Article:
The Night Gate by Peter May (2021)
Narrated by: Peter Forbes (13:06 h)
The latest thriller by Peter May belongs in his "Enzo Files" series (featuring Scottish forensic scientist Enzo MacLeod, living in France). I've only read one of the others in that series before, but don't think that matters all that much. The book starts with a death in present-day times (with covid lockdown and all) which turns out to be linked to events back during WWII. While sorting out the details, the story takes us to wartime London and the Outer Hebrides as well as Berlin and France. One of the true events in the background is that in connection with the German occupation of France, valuable paintings from the Louvre (including the famous Mona Lisa) were moved (by the French) to a secret hiding place, so as not to fall into the hands of Hitler & co. I follow Peter May on Facebook, and before the publication of this novel he gave some video presentations of it there, and also mentioned that one of his sources of inspiration was that one such hiding place was where he himself now lives in France. I enjoyed the book and I think it's one I might return to and listen to again. The audio narration by Peter Forbes is excellent as always. (I think he has recorded most of Peter May's books; or at least the ones I've listened to before, like the Lewis trilogy.)
The Other Bennet Sister by Janice Hadlow (2020)
Narrated by: Carla Mendonça (18:10 h)
In general, I'm not a huge fan of other authors attempting to write sequels to old classics; like the books by Jane Austen. But someone recommended this one, and I got curious, so decided to read it (or listen to it) - and am glad that I did. In Jane Austen's Pride and Prejudice, Mary Bennet is the middle sister (of five), and very much a background character - so much in fact, that I have to confess not even remembering her at all. (Had anyone asked me, I would have said there were only four Bennet sisters: Jane, Elizabeth, Lydia and Kitty. I've gone back to P&P to check though, and yes, Mary is mentioned.) I guess Janice Hadlow (author unknown to me before) thought Mary was worthy of more attention, and a story of her own - and I actually think she did quite a good job of it, while still keeping quite close to the spirit of the original story.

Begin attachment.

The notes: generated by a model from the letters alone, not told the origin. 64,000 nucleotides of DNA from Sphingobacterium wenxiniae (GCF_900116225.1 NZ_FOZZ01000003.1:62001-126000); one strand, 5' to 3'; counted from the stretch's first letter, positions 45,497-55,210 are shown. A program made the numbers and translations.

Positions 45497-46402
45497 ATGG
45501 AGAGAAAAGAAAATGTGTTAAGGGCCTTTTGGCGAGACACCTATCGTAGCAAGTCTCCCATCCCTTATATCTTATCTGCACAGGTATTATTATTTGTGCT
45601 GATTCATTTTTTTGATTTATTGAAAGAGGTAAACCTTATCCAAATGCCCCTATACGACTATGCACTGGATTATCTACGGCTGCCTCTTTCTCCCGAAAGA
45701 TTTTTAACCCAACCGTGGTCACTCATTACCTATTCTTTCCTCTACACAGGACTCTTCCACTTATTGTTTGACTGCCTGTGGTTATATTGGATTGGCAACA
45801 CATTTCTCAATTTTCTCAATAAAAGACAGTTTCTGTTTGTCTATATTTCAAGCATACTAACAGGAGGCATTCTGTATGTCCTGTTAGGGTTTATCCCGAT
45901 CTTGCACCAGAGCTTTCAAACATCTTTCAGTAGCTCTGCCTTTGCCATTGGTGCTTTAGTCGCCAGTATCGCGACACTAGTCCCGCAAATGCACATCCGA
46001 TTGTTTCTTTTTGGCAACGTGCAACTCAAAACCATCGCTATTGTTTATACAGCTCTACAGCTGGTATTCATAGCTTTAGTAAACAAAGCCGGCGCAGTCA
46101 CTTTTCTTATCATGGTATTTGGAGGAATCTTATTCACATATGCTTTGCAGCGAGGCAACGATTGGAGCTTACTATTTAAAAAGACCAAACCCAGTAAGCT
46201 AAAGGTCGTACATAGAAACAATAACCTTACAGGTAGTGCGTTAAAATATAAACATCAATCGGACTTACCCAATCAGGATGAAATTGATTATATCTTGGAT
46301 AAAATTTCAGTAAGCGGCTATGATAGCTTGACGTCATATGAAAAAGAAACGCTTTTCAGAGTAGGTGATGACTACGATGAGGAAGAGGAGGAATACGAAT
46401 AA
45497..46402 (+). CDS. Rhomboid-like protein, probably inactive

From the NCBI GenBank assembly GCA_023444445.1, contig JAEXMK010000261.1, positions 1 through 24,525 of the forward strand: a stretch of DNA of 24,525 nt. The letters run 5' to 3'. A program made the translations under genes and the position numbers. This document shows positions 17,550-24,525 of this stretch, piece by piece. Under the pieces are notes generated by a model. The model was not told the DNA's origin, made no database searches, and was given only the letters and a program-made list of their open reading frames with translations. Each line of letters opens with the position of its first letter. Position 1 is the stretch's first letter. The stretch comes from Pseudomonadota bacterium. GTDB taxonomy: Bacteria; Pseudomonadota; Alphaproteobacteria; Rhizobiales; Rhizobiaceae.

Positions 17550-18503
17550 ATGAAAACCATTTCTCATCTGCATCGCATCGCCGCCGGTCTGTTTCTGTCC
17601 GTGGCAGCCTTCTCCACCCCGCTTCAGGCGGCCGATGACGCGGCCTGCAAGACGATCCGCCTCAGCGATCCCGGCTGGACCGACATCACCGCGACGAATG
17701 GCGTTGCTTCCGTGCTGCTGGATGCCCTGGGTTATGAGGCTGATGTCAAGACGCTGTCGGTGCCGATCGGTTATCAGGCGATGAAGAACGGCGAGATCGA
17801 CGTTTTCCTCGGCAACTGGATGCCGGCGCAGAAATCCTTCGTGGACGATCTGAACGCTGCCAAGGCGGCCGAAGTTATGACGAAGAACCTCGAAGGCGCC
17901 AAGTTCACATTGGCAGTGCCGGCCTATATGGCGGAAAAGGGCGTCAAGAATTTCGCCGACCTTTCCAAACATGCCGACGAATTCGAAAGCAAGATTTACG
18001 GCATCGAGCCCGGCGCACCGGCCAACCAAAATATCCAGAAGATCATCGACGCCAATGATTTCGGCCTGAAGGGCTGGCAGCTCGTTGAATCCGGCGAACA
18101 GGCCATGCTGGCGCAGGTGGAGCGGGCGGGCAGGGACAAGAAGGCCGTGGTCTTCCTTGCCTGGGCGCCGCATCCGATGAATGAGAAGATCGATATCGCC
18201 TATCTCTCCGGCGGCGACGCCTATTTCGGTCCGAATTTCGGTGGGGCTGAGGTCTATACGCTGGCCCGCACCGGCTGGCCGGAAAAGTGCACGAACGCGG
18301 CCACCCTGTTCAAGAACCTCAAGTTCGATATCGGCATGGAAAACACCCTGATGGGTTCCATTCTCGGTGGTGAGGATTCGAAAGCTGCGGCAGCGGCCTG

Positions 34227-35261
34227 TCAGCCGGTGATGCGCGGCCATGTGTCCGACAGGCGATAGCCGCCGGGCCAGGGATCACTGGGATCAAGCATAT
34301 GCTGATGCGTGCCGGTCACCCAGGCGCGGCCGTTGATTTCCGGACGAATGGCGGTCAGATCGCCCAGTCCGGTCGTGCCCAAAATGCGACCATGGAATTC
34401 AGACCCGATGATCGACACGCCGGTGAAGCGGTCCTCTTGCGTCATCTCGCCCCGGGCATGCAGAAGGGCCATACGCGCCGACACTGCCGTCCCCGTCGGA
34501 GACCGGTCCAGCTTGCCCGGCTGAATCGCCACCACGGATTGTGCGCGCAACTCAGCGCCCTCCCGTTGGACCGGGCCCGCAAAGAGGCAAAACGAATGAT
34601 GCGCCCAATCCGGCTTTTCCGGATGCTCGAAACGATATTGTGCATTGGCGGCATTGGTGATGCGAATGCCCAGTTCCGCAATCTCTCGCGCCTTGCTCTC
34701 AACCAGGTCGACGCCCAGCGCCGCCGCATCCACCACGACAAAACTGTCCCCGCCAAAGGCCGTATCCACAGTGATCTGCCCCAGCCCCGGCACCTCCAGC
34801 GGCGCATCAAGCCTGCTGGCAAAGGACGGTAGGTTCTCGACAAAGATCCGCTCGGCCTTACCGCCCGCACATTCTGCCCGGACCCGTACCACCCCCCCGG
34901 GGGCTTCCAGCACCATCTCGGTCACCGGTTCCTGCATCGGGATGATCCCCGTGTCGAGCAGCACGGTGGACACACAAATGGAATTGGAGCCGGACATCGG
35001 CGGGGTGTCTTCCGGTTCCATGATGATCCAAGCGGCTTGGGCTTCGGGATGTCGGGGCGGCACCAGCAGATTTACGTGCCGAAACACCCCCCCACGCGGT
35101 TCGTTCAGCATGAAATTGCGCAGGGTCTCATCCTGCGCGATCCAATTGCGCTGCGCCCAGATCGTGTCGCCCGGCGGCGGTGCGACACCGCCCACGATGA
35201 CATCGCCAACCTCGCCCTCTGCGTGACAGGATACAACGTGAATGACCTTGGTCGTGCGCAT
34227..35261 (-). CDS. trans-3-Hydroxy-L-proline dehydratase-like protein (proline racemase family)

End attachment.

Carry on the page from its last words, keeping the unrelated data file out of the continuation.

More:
Having finished this book, I now find myself going back to read / listen to the whole original Pride and Prejudice as well - and I'll not be too surprised if after that, perhaps I'll want to reread this one again, trying to sort things out in my own head!
The Forsyte Saga (1-3) by John Galsworthy
Narrated by: John Williams (42:35 h)
I'm still a member at Audible - I keep thinking maybe I should resign for a while, and just catch up with a number of books I've collected but still haven't found time to listen to; but then new ones keep popping up that I really want, and... - Ah well, anyway, last month, I happened to find this massive audio book (42½ hours) included in my membership free to listen to for members (but should I quit my membership, it would disappear from my library). I'm guessing that many of my blogging friends around my own age probably remember the old TV-series - I'm talking of the 1967 black & white one, not the one from 2002-03. While I listened to original novel now, it was the characters from the 1967 one that I kept seeing in my head. I do think that first TV series must have kept rather close to the novel. It was probably also the first long TV series of that kind that I ever saw. In 1967 I was 12 years old and we only had one TV channel in Sweden! Since then I've also seen it repeated a couple of times later in life. I can't remember having read the books until now, though. I thoroughly enjoyed listening to this audio book now. (Mostly listening at night, I did fall asleep to it every now and then... But with a familiar story it's not too hard to rewind and get back on track... I always set a timer!)
After I had listened to the whole audio book, it struck me to also check for it on Kindle. Turns out it's available there as free e-book, as well as in several very cheap editions. (I bought it for $1.05, but then also found it for 0.00. Ah well, I'll survive that...)
If you're not familiar with the story, it spans over three generations of a "commercial upper-middle class" family in London, starting in the Victorian era during the 1880s and ending in the early 1920s. It's a lot about their relationship to money and social status, but also deals the general developments within society during that time - and not least the changing position of women.
The Consequences of Fear by Jacqueline Winspear (2021)
No 16 in the Maisie Dobbs series
Narrated by: Orlagh Cassidy (10:27 h)
This is the latest book in the Maisie Dobbs series, many of which I have reviewed before on this blog. (Write 'Winspear' in the search box of my blog, and you'll find them.) Maisie is a private investigator in England/London. The first book (Maisie Dobbs) is set in 1929, when she sets up her own business, ten years after WWI. Her background story is introduced there but also gets repeated and added to in all the following books. My feelings for the series have gone up and down a bit over the years. I got a bit tired of them for a while - but have kept on reading anyway, and on the whole I think it has got more interesting again with the later ones, set during WWII (and Maisie also getting involved in some international affairs). Undoubtedly, the author does put quite a lot of effort into getting historical background and atmosphere right.